Piñera belongs to that school of writing called “Literature of the Absurd.” I find myself increasingly attracted to the kinds of writing and performance that almost require you to impose meaning on it yourself. These are the most immersive reading and theater experiences. You find yourself saying “what the fuck” a lot. Piñera’s characters eat mountains and immerse themselves in tar. I guess you could watch Empire, too.

Playing with the idea that no man is an island, Piñera’s poem “Isla” (“Island”) literally transforms the speaker into an island. Think Kafka in a tropical climate.

Isla

Aunque estoy a punto de renacer,
no lo proclamaré a los cuatro vientos
ni me sentiré un elegido:
sólo me tocó en suerte,
y lo acepto porque no está en mi mano
negarme, y sería por otra parte una descortesía
que un hombre distinguido jamás haría.
Se me ha anunciado que mañana,
a las siete y seis minutos de la tarde,
me convertiré en una isla,
isla como suelen ser las islas.
Mis piernas se irán haciendo tierra y mar,
y poco a poco, igual que un andante chopiniano,
empezarán a salirme árboles en los brazos,
rosas en los ojos y arena en el pecho.
En la boca las palabras morirán
para que el viento a su deseo pueda ulular.
Después, tendido como suelen hacer las islas,
miraré fijamente al horizonte,
veré salir el sol, la luna,
y lejos ya de la inquietud,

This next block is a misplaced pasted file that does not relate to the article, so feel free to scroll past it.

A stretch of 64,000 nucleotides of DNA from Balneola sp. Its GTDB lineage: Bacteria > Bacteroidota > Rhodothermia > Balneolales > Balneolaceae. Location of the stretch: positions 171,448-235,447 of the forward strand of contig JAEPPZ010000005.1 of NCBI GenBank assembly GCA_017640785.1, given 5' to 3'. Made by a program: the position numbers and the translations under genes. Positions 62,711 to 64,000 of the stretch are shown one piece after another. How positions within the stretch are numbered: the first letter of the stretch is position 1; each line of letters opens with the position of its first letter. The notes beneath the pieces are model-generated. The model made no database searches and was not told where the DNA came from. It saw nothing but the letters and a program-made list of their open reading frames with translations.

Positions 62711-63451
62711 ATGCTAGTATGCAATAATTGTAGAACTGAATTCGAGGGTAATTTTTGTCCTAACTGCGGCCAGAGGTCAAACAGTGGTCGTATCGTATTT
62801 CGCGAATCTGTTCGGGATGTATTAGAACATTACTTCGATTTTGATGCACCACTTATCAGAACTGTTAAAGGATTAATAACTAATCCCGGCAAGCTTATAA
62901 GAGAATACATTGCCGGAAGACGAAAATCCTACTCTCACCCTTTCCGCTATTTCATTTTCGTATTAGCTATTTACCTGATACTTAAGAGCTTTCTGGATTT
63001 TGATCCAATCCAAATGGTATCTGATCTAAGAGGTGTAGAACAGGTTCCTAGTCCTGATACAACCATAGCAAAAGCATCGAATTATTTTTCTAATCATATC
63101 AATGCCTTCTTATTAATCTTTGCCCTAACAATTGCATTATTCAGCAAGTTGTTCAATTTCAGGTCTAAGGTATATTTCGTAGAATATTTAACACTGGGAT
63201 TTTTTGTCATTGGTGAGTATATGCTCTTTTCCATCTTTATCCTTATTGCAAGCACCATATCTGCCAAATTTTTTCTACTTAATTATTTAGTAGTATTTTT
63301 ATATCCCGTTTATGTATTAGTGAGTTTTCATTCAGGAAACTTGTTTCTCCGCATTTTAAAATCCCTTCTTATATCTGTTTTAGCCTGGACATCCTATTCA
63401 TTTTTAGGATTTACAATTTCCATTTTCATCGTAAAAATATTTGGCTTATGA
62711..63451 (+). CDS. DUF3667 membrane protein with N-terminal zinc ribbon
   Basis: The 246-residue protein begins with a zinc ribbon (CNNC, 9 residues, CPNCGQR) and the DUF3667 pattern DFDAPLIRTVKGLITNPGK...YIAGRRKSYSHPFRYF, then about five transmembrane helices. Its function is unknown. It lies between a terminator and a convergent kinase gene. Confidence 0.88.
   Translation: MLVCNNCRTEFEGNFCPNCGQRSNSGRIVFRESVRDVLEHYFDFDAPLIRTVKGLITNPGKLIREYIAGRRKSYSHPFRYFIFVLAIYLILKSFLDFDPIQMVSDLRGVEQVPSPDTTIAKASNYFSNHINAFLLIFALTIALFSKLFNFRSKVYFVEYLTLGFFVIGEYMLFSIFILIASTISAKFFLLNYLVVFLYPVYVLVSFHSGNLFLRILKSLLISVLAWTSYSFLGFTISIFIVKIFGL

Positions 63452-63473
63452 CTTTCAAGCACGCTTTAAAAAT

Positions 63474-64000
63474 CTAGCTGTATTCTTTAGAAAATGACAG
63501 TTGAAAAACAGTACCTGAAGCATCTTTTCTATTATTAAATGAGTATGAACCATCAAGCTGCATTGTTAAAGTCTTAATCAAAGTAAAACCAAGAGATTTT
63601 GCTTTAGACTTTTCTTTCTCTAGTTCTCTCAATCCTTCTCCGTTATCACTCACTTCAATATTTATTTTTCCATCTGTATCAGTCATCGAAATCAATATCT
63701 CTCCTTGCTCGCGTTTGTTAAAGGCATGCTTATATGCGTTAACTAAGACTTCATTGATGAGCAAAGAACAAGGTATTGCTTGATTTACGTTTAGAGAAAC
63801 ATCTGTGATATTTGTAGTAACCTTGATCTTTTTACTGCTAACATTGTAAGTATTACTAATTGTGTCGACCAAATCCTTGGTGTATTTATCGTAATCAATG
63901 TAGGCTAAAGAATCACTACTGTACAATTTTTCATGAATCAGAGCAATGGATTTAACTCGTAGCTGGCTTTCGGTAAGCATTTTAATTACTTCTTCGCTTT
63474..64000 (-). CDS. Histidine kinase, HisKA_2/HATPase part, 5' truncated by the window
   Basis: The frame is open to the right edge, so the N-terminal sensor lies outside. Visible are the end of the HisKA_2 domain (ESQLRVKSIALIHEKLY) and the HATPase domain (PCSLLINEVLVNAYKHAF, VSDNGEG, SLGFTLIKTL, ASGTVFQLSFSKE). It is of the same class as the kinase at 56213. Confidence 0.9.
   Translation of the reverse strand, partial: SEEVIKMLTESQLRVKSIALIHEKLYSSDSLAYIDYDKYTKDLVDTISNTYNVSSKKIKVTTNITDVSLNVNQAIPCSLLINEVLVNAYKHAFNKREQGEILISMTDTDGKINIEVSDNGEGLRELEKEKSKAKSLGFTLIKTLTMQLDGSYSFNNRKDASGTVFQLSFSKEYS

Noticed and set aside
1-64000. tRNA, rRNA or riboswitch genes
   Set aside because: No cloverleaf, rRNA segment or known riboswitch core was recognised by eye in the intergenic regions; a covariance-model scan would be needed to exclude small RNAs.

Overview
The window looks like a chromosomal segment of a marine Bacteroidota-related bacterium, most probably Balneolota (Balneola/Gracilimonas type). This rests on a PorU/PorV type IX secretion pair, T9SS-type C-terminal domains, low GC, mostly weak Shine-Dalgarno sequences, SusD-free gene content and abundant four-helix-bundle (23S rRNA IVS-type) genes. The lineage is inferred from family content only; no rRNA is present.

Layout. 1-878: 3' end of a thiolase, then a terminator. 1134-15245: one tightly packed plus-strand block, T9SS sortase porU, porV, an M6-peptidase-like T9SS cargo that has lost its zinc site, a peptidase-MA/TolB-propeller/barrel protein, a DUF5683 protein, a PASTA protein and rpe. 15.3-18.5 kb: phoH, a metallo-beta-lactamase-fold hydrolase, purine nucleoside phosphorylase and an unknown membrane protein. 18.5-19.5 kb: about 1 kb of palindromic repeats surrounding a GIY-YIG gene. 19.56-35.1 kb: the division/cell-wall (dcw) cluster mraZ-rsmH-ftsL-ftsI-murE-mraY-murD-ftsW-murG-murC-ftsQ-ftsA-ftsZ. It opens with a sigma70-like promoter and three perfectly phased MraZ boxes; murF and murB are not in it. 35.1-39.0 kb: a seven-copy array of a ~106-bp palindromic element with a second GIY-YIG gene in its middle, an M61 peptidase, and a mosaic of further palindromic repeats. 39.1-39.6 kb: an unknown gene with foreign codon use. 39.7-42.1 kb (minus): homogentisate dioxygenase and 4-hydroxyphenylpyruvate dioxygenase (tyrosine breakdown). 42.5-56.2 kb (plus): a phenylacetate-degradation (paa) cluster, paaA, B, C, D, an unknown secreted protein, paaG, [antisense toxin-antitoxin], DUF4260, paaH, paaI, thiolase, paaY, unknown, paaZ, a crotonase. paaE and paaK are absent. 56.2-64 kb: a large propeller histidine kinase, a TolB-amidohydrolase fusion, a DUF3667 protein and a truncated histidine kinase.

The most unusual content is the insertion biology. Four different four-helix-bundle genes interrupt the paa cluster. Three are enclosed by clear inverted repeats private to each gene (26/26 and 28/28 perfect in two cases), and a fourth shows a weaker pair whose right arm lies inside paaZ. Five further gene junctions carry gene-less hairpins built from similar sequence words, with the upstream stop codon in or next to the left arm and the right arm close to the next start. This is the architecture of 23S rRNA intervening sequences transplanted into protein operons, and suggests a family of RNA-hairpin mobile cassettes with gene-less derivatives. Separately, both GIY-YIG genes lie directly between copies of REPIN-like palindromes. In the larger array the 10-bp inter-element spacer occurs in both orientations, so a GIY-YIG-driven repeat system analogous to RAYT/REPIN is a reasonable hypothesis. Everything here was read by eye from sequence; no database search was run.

diré muy bajito:
¿así que era verdad?

Island

Although I am about to be reborn,
I won’t proclaim it to the four winds
nor feel myself among the elect:
it came to me by chance,
and I accept it because it’s not for me
to refuse, and besides, it would be bad manners
if a man of distinction were to do so.
It was announced to me that tomorrow
at six after seven in the evening
I would become an island,
an island like any other.
My legs will be turning to earth and sea,
and little by little, like a Chopin andante,
trees will begin to sprout from my arms,
from my eyes roses, and sand from my breast.
Words will die in my mouth
so that the wind may howl at will.
Afterwards, as islands do,
I will stare at the horizon,
see the sun and moon emerge,
and far now from anxiety
whisper softly:
“did that really happen?”

-Virgilio Piñera
(translation by Mark Weiss)

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